Cadenas Fernández, Estefanía

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Cadenas Fernández
Universidad Complutense de Madrid
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Sanidad Animal
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Now showing 1 - 3 of 3
  • Publication
    Adenovirus-vectored African Swine Fever Virus Antigens Cocktail Is Not Protective against Virulent Arm07 Isolate in Eurasian Wild Boar
    (MDPI, 2020-02-28) Cadenas Fernández, Estefanía; Sánchez-Vizcaíno, José Manuel; Kosowska, Aleksandra; Rivera Arroyo, Belén; Mayoral Alegre, Francisco José; Rodríguez Bertos, Antonio Manuel; Yao, Jianxiu; Bray, Jocelyn; Lokhandwala, Shehnaz; Mwangi, Waithaka; Barasona García-Arévalo, José Ángel
    African swine fever (ASF) is a viral disease of domestic and wild suids for which there is currently no vaccine or treatment available. The recent spread of ASF virus (ASFV) through Europe and Asia is causing enormous economic and animal losses. Unfortunately, the measures taken so far are insufficient and an effective vaccine against ASFV needs to be urgently developed. We hypothesized that immunization with a cocktail of thirty-five rationally selected antigens would improve the protective efficacy of subunit vaccine prototypes given that the combination of fewer immunogenic antigens (between 2 and 22) has failed to elicit protective efficacy. To this end, immunogenicity and efficacy of thirty-five adenovirus-vectored ASFV antigens were evaluated in wild boar. The treated animals were divided into different groups to test the use of BioMize adjuvant and different inoculation strategies. Forty-eight days after priming, the nine treated and two control wild boar were challenged with the virulent ASFV Arm07 isolate. All animals showed clinical signs and pathological findings consistent with ASF. This lack of protection is in line with other studies with subunit vaccine prototypes, demonstrating that there is still much room for improvement to obtain an effective subunit ASFV vaccine.
  • Publication
    The Role of Interleukine-10 and Interferon-γ as Potential Markers of the Evolution of African Swine Fever Virus Infection in Wild Boar
    (2021-06-15) Barroso Arévalo, Sandra; Barasona, Jose A.; Cadenas Fernández, Estefanía; Sánchez Vizcaíno, Jose M.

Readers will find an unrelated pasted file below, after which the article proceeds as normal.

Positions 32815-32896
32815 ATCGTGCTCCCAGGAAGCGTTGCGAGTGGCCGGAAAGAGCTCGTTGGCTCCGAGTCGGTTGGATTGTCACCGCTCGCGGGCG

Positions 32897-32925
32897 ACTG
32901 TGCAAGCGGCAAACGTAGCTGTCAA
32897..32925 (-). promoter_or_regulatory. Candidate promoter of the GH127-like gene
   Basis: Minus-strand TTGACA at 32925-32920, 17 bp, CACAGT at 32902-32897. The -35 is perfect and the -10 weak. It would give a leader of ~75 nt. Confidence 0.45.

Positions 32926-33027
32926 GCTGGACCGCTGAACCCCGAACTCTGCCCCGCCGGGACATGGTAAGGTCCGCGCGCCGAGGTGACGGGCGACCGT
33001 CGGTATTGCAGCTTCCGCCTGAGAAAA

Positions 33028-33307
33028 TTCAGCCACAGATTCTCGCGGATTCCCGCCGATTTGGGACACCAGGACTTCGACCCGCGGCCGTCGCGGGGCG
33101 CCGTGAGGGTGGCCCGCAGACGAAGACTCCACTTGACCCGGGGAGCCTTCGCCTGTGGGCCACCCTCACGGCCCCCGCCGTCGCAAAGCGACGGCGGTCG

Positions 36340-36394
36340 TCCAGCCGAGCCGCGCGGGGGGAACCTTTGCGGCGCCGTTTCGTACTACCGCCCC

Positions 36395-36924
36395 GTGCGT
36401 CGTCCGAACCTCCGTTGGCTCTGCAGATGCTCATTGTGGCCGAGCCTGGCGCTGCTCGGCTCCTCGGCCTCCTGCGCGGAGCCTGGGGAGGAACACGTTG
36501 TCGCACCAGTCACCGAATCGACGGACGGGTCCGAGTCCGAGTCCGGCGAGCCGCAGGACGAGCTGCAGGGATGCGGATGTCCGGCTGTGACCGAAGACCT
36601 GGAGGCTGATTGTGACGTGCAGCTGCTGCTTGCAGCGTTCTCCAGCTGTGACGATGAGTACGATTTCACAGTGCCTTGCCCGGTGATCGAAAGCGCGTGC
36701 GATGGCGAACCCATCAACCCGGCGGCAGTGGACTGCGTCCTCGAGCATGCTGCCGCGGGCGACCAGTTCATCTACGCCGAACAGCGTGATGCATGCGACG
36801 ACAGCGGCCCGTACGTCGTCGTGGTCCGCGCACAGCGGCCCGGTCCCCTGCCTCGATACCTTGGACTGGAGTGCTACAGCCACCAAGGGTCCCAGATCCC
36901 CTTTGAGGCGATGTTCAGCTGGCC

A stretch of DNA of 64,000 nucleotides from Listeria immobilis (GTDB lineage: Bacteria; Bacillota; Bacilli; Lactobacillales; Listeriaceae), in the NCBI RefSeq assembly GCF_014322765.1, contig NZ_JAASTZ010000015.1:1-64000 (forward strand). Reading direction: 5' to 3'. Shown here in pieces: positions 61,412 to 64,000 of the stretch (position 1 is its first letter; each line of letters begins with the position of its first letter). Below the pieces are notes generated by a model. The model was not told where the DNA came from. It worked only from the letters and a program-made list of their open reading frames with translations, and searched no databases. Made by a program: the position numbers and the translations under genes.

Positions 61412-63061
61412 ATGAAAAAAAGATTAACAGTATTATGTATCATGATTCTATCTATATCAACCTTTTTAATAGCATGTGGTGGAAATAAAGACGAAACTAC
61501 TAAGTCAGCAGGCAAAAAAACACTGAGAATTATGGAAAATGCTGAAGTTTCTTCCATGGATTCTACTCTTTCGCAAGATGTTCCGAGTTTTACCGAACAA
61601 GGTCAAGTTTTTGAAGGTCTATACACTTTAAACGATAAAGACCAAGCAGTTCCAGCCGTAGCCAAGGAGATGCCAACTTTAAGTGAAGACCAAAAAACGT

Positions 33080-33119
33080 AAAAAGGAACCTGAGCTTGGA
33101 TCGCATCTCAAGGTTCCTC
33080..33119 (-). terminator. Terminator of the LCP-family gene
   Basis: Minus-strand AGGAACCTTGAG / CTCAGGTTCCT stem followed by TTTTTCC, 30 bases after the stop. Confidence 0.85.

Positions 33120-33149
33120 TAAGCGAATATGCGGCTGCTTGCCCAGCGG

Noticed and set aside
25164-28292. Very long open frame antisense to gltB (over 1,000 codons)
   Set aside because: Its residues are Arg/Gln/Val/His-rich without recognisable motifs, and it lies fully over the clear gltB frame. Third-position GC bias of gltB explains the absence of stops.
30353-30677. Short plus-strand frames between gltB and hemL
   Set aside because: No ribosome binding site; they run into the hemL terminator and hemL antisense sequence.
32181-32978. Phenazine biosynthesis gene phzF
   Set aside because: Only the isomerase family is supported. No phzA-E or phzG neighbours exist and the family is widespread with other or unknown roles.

African swine fever virus (ASFv) is one of the most challenging pathogens to affect both domestic and wild pigs. The disease has now spread to Europe and Asia, causing great damage to the pig industry. Although no commercial vaccine with which to control the disease is, as yet, available, some potential vaccine candidates have shown good results in terms of protection. However, little is known about the host immune mechanisms underlying that protection, especially in wild boar, which is the main reservoir of the disease in Europe. Here, we study the role played by two cytokines (IL-10 and IFN-γ) in wild boar orally inoculated with the attenuated vaccine candidate Lv17/WB/Rie1 and challenged with a virulent ASFv genotype II isolate. A group of naïve wild boar challenged with the latter isolate was also established as a control group. Our results showed that both cytokines play a key role in protecting the host against the challenge virus. While high levels of IL-10 in serum may trigger an immune system malfunctioning in challenged animals, the provision of stable levels of this cytokine over time may help to control the disease. This, together with high and timely induction of IFN-γ by the vaccine candidate, could help protect animals from fatal outcomes. Further studies should be conducted in order to support these preliminary results and confirm the role of these two cytokines as potential markers of the evolution of ASFV infection.
  • Publication
    High Doses of Inactivated African Swine Fever Virus Are Safe, but Do Not Confer Protection against a Virulent Challenge
    (MPDI, 2021-03-10) Cadenas Fernández, Estefanía; Sánchez Vizcaíno, Jose M.; van den Born, Erwin; Kosowska, Aleksandra; van Kilsdonk, Emma; Fernández Pacheco, Paloma; Gallardo, Carmina; Arias, Marisa; Barasona, Jose A.
    African swine fever (ASF) is currently the major concern of the global swine industry, as a consequence of which a reconsideration of the containment and prevention measures taken to date is urgently required. A great interest in developing an effective and safe vaccine against ASF virus (ASFV) infection has, therefore, recently appeared. The objective of the present study is to test an inactivated ASFV preparation under a vaccination strategy that has not previously been tested in order to improve its protective effect. The following have been considered: (i) virus inactivation by using a low binary ethyleneimine (BEI) concentration at a low temperature, (ii) the use of new and strong adjuvants; (iii) the use of very high doses (6 × 109 haemadsorption in 50% of infected cultures (HAD50)), and (iv) simultaneous double inoculation by two different routes of administration: intradermal and intramuscular. Five groups of pigs were, therefore, inoculated with BEI- Pol16/DP/OUT21 in different adjuvant formulations, twice with a 4-week interval. Six weeks later, all groups were intramuscularly challenged with 10 HAD50 of the virulent Pol16/DP/OUT21 ASFV isolate. All the animals had clinical signs and pathological findings consistent with ASF. This lack of effectiveness supports the claim that an inactivated virus strategy may not be a viable vaccine option with which to fight ASF.